So, there I was. Minding my own business. I was at the store to pick up the proverbial bacon and milk. The weather was nice, so I brought Sharka. I hit the start button, put the clutch in, and start to back out. And BAM!!!
I looked around, totally at a loss. I put the clutch in again, to take it out of gear before trying to start the engine, and I notice that there’s very little pressure. The pedal goes to the floor very easily. So I pumped it in hopes that maybe it wasn’t catastrophic clutch line failure like last time. And yay, clutch pressure! So I babied the car on the short trip home. I used the clutch very little, mostly shifting without it. I got home, dumped the groceries, and went right back out in Bucky to grab some clutch parts from the nearby NAPA.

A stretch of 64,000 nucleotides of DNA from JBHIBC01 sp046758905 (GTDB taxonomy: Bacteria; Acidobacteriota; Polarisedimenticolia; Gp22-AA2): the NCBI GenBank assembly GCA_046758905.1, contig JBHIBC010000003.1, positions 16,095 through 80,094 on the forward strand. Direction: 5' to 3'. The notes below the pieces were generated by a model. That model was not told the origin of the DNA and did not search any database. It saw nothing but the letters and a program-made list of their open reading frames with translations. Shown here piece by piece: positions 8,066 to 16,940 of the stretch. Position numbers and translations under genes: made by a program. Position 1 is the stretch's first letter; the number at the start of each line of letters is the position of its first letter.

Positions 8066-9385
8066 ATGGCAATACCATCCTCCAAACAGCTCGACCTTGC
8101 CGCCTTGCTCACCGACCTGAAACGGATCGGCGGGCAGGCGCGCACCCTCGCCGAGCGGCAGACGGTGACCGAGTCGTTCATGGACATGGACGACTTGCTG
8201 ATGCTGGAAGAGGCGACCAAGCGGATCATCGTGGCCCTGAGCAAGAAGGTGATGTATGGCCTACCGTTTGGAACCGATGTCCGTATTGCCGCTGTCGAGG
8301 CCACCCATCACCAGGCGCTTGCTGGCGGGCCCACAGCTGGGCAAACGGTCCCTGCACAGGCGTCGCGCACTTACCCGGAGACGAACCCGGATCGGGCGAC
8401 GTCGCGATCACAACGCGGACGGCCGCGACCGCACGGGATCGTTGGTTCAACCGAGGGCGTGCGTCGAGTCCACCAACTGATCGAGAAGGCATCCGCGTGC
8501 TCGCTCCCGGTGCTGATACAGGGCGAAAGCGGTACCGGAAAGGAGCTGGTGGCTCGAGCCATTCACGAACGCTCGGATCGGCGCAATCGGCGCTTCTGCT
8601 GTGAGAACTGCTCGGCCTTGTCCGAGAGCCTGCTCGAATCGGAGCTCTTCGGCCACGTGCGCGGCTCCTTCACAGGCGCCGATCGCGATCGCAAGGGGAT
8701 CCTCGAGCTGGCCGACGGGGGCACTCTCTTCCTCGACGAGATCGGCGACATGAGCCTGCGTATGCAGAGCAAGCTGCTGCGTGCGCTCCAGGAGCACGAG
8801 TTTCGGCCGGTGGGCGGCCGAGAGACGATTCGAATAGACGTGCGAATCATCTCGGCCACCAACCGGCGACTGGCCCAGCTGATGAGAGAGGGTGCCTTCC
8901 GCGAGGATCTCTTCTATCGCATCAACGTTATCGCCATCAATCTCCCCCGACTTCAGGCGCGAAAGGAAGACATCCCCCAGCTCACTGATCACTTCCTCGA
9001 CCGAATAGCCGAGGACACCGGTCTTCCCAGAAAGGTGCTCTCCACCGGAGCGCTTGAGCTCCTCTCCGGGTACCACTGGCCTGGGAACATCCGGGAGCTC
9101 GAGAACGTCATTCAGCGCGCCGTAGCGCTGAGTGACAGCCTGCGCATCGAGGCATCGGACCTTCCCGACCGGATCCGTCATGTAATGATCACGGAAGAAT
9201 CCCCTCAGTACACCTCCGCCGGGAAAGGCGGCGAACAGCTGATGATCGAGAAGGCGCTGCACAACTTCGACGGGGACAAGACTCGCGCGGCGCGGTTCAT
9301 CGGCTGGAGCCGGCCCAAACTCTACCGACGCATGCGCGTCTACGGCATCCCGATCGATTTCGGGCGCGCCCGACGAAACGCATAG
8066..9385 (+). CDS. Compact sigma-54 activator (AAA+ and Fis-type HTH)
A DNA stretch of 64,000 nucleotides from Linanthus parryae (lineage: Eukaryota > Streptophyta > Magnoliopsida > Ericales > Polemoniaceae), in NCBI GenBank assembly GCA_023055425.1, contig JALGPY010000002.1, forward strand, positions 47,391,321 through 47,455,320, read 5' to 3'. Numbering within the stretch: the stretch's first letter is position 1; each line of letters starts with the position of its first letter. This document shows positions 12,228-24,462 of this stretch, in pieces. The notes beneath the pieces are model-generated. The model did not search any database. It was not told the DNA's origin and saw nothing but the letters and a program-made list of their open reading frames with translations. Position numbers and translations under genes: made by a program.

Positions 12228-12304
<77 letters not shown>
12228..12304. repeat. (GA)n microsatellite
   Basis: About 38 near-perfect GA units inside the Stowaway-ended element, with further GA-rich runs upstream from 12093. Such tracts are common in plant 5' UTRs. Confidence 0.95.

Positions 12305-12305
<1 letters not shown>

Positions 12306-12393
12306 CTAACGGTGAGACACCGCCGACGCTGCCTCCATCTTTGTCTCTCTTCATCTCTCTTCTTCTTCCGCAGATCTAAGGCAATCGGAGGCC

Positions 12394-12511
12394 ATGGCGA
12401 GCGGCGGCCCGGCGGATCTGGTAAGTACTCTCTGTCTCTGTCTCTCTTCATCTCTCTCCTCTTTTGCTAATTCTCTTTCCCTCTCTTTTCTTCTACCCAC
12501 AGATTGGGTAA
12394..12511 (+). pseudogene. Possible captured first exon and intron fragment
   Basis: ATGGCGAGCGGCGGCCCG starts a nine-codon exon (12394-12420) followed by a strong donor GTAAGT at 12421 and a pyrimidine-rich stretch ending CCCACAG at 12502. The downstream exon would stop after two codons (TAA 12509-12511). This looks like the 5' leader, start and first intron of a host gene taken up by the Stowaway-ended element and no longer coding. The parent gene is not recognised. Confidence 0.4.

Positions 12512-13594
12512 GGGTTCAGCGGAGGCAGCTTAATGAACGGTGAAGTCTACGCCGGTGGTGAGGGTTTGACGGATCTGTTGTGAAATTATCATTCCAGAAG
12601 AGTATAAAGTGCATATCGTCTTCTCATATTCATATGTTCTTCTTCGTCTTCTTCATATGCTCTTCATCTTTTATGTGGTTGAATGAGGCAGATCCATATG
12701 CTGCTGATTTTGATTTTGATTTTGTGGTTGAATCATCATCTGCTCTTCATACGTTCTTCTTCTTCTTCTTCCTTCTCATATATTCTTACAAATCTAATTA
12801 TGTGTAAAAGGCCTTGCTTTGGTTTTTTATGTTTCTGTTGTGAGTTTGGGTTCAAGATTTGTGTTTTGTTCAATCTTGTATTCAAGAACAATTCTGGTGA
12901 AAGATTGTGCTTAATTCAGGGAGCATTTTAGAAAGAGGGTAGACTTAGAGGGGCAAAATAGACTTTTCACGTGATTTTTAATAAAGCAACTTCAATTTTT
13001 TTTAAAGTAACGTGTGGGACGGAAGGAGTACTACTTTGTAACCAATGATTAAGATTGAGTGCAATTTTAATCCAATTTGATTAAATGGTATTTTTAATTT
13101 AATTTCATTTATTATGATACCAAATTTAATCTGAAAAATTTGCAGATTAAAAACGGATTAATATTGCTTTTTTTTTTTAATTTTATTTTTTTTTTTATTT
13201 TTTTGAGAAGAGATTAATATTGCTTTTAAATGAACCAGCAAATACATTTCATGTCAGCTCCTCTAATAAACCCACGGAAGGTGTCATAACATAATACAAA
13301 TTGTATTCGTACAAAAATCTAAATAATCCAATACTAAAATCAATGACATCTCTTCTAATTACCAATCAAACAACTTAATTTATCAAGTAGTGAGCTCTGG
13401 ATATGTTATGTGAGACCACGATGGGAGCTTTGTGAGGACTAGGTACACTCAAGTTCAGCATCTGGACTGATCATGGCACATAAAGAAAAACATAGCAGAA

Clutch Master Cylinder Swap
First item of business is getting enough room to work. Most Miatas won’t have much problem. A few might have to remove some intake components from around the clutch master. Sharka has the Link ECU sensor pack and the cruise control brain surrounding the MC.
Step 2: Suck out the fluid. There’s not much in there, but it will all come out when you remove the hard line attached to the front of the master cylinder. Suck it out with something. I have a small ear syringe (pictured above) that I’ve used for years to drain brake and clutch reservoirs. It lives with my bleeder bottle when not in use.
Step 3: Remove that single hard line at the front of the MC. You need a 10mm flare wrench to do this. You might want to have a plastic baggy nearby to put the end of the hard line into. Also, plenty of paper towels below to help protect your paint.